Pulling the plug: PNC errors lead to wrongful arrest

I was reading this week about the recent incident in which the entire Police National Computer system crashed, as a result of an engineer pulling out the ‘wrong cable’ – bringing to mind the phrase (“For want of a nail…the kingdom was lost.”).

Police Forces nationwide were described as being thrown into ‘chaos’ as they were deprived of access to the PNC for over 10 hours. This is the computer database which officers rely upon to carry out checks on the identity and legal status (and history) of individuals and vehicles and has been described as the “backbone of the country’s policing system.” 

The situation escalated such that two emergency “gold command” meetings of the National Police Chief’s Council (NPCC) had to be convened, with senior officers complaining that Policing was virtually impossible in the absence of the information flowing through the PNC network.

Fortunately, it seems that the missing plug was eventually put back into its socket and ‘business as normal’ resumed without most members of the public being aware that the outage had ever occurred. 

Clearly, in today’s interconnected, online world any business or profession is going to be significantly hampered by their computer systems “crashing” in this manner, although I would hesitate to think that the Police were as badly affected as has been suggested. A lot of front line, day to day policing work can be performed by human eyes and ears alone, as can investigative work. After all, Sherlock Holmes didn’t need a PC!

But joking aside, I would hope that Officers do not become overly dependent on the PNC in their day to day functions, not only because such technical errors as this could easily occur again (or even worse, a deliberate cyber attack from terrorists or hostile state actors could be perpetrated) but because a slavish adherence to what the PNC says, as if it were the font of all knowledge, or an infallible oracle, can cause significant harm to individuals, as the ongoing case of my client Stephen Santos demonstrates. [Name changed for anonymity whist the matter proceeds.]

In November 2019, Stephen had just returned to the UK after working abroad in Spain. He is a self- employed musician. No sooner had the plane landed and taxied down the runway at Stansted then Stephen was shocked to see 4-5 officers of Essex Police board the plane…and even more shocked when he realised they had come to arrest him under a warrant issued by Bromley Magistrates Court.

The warrant was not for Stephen; he was an entirely innocent man. The warrant directed the Police to arrest an individual known as Emmanuel Salvini, yet the Essex officers arrested Stephen on the basis of information on the PNC indicating that Salvini had in the past used the name of “Stephen Santos” as an “alias”.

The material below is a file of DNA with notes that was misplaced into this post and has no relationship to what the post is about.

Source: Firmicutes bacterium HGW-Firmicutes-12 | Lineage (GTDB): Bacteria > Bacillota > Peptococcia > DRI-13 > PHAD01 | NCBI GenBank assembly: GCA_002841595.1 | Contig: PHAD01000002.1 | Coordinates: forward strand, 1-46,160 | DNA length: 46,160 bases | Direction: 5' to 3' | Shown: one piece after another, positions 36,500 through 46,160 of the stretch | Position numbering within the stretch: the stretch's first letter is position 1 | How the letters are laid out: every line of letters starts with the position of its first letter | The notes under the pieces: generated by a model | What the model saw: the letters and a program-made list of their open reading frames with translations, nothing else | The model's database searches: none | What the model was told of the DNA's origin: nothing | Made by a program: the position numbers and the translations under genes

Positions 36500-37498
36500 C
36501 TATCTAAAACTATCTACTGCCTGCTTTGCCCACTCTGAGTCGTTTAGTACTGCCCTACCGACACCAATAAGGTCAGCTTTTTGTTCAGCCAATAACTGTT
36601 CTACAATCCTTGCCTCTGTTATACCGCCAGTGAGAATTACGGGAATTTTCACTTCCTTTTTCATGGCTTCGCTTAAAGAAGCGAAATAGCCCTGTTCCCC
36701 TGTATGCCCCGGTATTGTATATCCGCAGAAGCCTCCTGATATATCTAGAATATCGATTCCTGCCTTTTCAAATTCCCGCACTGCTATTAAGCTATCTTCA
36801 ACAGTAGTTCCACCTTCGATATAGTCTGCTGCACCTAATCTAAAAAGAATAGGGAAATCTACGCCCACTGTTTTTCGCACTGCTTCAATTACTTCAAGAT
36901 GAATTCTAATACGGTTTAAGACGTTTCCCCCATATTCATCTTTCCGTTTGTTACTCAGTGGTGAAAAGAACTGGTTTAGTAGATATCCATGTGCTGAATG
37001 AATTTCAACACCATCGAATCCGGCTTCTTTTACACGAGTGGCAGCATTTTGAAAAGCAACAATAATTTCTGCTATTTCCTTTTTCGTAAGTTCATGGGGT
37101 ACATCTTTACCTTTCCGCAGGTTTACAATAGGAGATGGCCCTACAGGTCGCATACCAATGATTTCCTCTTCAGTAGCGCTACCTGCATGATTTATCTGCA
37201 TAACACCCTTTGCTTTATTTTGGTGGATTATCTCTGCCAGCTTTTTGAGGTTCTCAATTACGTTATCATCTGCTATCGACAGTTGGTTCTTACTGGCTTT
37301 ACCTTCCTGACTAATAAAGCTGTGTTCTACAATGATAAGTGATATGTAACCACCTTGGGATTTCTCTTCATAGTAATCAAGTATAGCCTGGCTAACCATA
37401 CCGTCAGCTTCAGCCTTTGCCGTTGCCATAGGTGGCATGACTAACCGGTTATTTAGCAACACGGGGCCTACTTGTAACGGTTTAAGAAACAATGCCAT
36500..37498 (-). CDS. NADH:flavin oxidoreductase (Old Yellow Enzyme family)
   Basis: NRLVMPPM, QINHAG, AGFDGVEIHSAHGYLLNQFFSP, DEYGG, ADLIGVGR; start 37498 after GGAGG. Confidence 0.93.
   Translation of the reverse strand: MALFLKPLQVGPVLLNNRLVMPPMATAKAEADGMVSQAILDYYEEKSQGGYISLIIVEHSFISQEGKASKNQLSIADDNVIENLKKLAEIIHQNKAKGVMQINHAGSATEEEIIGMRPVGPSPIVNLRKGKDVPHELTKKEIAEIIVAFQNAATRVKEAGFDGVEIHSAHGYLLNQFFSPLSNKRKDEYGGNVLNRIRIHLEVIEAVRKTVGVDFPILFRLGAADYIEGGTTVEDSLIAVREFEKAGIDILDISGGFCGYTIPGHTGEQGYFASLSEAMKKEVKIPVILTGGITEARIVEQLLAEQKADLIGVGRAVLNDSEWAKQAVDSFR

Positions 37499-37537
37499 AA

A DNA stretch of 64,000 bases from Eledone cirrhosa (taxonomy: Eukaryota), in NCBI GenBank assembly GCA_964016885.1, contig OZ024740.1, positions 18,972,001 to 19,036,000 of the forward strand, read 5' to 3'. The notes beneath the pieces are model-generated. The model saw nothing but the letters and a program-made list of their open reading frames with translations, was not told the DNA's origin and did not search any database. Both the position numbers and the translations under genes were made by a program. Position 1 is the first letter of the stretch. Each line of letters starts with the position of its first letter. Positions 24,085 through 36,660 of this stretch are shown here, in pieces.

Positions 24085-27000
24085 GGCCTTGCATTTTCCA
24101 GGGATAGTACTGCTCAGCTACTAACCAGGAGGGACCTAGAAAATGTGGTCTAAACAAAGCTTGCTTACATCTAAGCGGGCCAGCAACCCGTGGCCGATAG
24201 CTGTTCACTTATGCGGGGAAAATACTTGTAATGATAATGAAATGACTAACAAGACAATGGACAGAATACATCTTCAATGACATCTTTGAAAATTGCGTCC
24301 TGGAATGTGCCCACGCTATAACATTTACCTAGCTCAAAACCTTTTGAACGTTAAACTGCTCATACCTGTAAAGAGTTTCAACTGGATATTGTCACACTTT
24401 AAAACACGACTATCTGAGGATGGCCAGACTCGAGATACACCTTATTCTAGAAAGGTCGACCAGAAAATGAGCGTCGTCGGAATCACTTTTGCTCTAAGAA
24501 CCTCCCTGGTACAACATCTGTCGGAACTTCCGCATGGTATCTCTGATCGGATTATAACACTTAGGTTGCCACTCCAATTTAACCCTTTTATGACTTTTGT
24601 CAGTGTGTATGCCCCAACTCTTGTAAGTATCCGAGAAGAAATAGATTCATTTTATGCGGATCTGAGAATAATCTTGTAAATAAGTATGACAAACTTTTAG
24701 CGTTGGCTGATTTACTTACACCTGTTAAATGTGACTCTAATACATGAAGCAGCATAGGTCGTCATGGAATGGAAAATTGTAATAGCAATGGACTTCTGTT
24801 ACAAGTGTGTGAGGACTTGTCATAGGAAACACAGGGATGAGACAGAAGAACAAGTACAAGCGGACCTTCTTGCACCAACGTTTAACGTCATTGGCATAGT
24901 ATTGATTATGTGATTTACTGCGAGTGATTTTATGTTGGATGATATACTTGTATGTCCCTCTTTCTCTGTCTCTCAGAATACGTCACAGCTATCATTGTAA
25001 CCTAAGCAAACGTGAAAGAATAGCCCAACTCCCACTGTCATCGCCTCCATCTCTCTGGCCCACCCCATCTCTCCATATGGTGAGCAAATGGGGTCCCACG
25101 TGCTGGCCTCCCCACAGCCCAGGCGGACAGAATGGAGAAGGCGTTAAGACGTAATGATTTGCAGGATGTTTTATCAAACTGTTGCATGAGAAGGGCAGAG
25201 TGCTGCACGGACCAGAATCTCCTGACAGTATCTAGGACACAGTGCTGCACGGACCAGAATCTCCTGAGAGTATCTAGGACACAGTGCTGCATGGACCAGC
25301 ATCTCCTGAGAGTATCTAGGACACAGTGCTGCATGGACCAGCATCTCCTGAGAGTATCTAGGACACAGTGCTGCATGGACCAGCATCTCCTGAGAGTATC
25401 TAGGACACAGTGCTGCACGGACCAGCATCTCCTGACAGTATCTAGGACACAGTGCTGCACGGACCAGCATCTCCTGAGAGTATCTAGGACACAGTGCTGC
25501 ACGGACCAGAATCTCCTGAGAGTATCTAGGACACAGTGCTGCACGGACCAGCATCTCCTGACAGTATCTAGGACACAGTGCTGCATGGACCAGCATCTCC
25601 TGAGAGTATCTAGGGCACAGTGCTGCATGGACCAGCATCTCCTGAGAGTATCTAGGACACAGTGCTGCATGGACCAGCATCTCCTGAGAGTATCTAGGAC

I think that most people reading this blog would pause at this point and raise an obvious objection, which, sadly, the Officers acting in obedience to the PNC log, do not appear to have considered. It was known that Salvini was the wanted man, and Santos only an alias of his…how therefore could my client “be” Salvini when he was manifestly not using an alias but was in possession of a passport confirming his actual identity as the “real” Stephen Santos?

Sometimes, it seems, common sense can be unplugged as easily as cables can…

Despite Stephen’s entirely legitimate protests, the Officers took him into custody and he was detained for over 40 hours before being produced before Bromley Magistrates, where the Court staff, applying more common sense, quickly realised that he was not Emmanuel Salvini and released him. 

There is no doubt that Stephen deserves to be compensated for this gross deprivation of his liberty, but so far common sense in terms of dealing with the claim seems to be as far afield as it was when the Essex posse pulled up at the airport. 

Essex Police are hiding behind the E-border Alert on the PNC, which linked the name Stephen Santos to Emmanuel Salvini (notwithstanding that Santos’s true ID should have been blindingly obvious when the Officers saw his travel documentation); they pointed the finger at Cambridgeshire Police and/or the Metropolitan Police – Cambridgeshire on the basis that they were the force which had, several years before, listed Stephen Santos as an ‘alias’ of Salvini, and the Met on the basis that they had uploaded the warrant issued by the Magistrates Court onto the PNC. Both of those Forces, to whom I was duly obliged to present claims, have thus far denied any liability and have sought to turn the blame back upon Essex.

As the representative of Cambridgeshire Police put it –

In respect of your client’s arrest at Stansted Airport, we note that he had just arrived on an inbound flight from Europe. We therefore presume that he was travelling on a genuine passport in the name of [Stephen Santos]. If that was the case then his true identity on the day of his arrest was not in doubt. 

In order to preserve Stephen’s rights under the Human Rights Act (for infringement of his Article 5 right to liberty and security of person) I have now had to commence proceedings against all three Police Forces, as well as the Border Force (who generated the E- Border Alert) and the Ministry of Justice as being responsible for the data processing activities of Bromley Magistrates. 

I can only hope that common sense will, soon and finally, prevail and one of the Defendants deal promptly with Stephen’s claim so as to avoid escalating legal costs. But this is just one of the many cases that I have been involved in where innocent members of the public have suffered as a result of law enforcement officers or agencies “thinking with their PNCs” rather than their heads. 

The PNC must exist as a tool to assist, not replace human policing. 

Author: iaingould

Actions against the police solicitor (lawyer) and blogger.

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